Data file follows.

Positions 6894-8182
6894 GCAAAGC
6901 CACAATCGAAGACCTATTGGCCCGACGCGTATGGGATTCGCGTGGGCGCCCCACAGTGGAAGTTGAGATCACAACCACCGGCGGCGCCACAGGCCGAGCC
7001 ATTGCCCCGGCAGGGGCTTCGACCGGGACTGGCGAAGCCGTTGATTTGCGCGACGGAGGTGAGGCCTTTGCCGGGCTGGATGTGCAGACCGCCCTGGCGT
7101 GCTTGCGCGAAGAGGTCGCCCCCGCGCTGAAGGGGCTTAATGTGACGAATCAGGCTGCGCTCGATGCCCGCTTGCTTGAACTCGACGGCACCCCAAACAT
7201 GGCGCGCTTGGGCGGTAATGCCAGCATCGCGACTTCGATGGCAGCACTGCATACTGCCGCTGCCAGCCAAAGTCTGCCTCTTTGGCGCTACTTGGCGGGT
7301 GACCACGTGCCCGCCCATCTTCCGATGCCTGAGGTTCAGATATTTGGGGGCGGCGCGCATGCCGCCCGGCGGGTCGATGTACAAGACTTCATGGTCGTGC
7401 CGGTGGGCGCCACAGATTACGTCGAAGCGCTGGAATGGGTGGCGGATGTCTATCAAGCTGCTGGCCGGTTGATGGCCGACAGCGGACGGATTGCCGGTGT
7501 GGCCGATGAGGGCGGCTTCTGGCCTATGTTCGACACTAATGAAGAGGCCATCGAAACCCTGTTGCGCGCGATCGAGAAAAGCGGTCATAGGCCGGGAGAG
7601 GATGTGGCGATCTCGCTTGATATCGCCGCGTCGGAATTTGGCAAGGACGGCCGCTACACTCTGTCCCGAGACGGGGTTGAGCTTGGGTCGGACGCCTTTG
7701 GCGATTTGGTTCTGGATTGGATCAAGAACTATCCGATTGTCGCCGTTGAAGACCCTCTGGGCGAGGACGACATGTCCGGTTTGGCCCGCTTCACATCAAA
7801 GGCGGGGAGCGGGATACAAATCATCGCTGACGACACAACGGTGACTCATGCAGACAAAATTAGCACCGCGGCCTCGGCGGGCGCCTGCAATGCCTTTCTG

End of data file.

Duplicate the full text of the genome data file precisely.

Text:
Positions 6894-8182
6894 GCAAAGC
6901 CACAATCGAAGACCTATTGGCCCGACGCGTATGGGATTCGCGTGGGCGCCCCACAGTGGAAGTTGAGATCACAACCACCGGCGGCGCCACAGGCCGAGCC
7001 ATTGCCCCGGCAGGGGCTTCGACCGGGACTGGCGAAGCCGTTGATTTGCGCGACGGAGGTGAGGCCTTTGCCGGGCTGGATGTGCAGACCGCCCTGGCGT
7101 GCTTGCGCGAAGAGGTCGCCCCCGCGCTGAAGGGGCTTAATGTGACGAATCAGGCTGCGCTCGATGCCCGCTTGCTTGAACTCGACGGCACCCCAAACAT
7201 GGCGCGCTTGGGCGGTAATGCCAGCATCGCGACTTCGATGGCAGCACTGCATACTGCCGCTGCCAGCCAAAGTCTGCCTCTTTGGCGCTACTTGGCGGGT
7301 GACCACGTGCCCGCCCATCTTCCGATGCCTGAGGTTCAGATATTTGGGGGCGGCGCGCATGCCGCCCGGCGGGTCGATGTACAAGACTTCATGGTCGTGC
7401 CGGTGGGCGCCACAGATTACGTCGAAGCGCTGGAATGGGTGGCGGATGTCTATCAAGCTGCTGGCCGGTTGATGGCCGACAGCGGACGGATTGCCGGTGT
7501 GGCCGATGAGGGCGGCTTCTGGCCTATGTTCGACACTAATGAAGAGGCCATCGAAACCCTGTTGCGCGCGATCGAGAAAAGCGGTCATAGGCCGGGAGAG
7601 GATGTGGCGATCTCGCTTGATATCGCCGCGTCGGAATTTGGCAAGGACGGCCGCTACACTCTGTCCCGAGACGGGGTTGAGCTTGGGTCGGACGCCTTTG
7701 GCGATTTGGTTCTGGATTGGATCAAGAACTATCCGATTGTCGCCGTTGAAGACCCTCTGGGCGAGGACGACATGTCCGGTTTGGCCCGCTTCACATCAAA
7801 GGCGGGGAGCGGGATACAAATCATCGCTGACGACACAACGGTGACTCATGCAGACAAAATTAGCACCGCGGCCTCGGCGGGCGCCTGCAATGCCTTTCTG